Dr. Ryan was giving a talk along those lines a dozen years ago and ad libbed. Of course, he said, this idea could be tested by comparing the túngara species, Physalaemus pustulosus, to its near relatives — other species of frog whose mating call is all whines, no chucks.

That comparison surprised him. Dr. Ryan's colleague Dr. Walt Wilczynski, a neuroscientist, established that the hearing systems of the species Physalaemus coloradorum are tuned to be sensitive to the same frequencies as the túngara ear. One inner-ear organ responds to the whine, and the other to the chuck.

If all the ears were tuned alike, might a female of this species actually prefer the túngara chuck to her own male's call? That would be a bit like a woman finding a chimp hoot sexier, say, than "Love Me Tender." Yet that is what happened when the scientists tried it.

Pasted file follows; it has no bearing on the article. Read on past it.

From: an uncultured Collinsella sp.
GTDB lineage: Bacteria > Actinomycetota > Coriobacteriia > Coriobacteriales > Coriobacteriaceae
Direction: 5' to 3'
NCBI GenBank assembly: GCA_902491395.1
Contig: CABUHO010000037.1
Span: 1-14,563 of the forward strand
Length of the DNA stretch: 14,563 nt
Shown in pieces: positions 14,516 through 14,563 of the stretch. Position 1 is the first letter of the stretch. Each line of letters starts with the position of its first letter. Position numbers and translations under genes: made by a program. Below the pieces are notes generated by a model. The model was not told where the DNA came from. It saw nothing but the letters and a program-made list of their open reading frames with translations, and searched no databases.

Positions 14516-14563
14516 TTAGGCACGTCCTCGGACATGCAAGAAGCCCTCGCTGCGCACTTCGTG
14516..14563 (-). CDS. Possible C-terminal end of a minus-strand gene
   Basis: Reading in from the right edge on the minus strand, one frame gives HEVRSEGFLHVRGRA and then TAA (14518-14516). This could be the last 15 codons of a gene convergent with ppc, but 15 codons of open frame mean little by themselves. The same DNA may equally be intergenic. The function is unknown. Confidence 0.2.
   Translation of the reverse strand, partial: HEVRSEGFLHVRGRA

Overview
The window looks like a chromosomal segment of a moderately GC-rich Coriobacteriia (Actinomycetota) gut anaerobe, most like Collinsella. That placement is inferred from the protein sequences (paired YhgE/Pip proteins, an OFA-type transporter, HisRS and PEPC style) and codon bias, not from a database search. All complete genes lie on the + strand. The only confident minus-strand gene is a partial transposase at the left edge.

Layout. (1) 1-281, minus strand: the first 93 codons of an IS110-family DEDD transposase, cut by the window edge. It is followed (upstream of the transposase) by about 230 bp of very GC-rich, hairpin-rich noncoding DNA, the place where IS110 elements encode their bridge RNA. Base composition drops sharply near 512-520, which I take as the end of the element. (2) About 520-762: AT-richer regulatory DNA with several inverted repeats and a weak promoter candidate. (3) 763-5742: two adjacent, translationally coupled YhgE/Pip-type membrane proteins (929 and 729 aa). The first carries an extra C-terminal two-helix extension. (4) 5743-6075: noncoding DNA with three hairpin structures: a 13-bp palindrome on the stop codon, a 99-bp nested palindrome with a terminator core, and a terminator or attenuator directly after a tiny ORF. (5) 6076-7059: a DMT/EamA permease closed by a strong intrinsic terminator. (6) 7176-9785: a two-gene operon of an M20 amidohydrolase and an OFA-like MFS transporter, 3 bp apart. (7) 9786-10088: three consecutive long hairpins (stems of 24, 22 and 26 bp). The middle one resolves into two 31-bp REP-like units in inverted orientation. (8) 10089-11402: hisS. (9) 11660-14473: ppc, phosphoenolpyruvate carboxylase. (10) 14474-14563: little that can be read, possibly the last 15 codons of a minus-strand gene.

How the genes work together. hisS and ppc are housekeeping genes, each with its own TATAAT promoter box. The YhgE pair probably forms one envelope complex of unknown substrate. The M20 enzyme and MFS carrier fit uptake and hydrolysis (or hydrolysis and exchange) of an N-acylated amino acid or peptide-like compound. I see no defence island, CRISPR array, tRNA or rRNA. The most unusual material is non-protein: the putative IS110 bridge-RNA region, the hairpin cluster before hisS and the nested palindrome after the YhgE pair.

So it was not the need for good genes that pushed túngara females to prefer a chuck, Dr. Ryan says. An ancestor's brain and hearing system were wired, for some reason, to like sounds in the chuck range. The túngara females inherited it, as did their cousins in other species. That the preference happens to lead females to larger males, who fertilize more eggs, is a side effect, not a cause.

Dr. Ryan calls this "sensory exploitation" — a new behavior that succeeds in evolution because it takes advantage of existing ways of perceiving the world. The same principle causes a female fish of the swordtail species to prefer males with "swords" extending from their bodies. The swords fit the existing tuning of the fish visual system, inherited from some ancestor. A related species, the platyfish, has no swords. But when a male platyfish has a sword sewn onto his tail, platyfish females prefer him.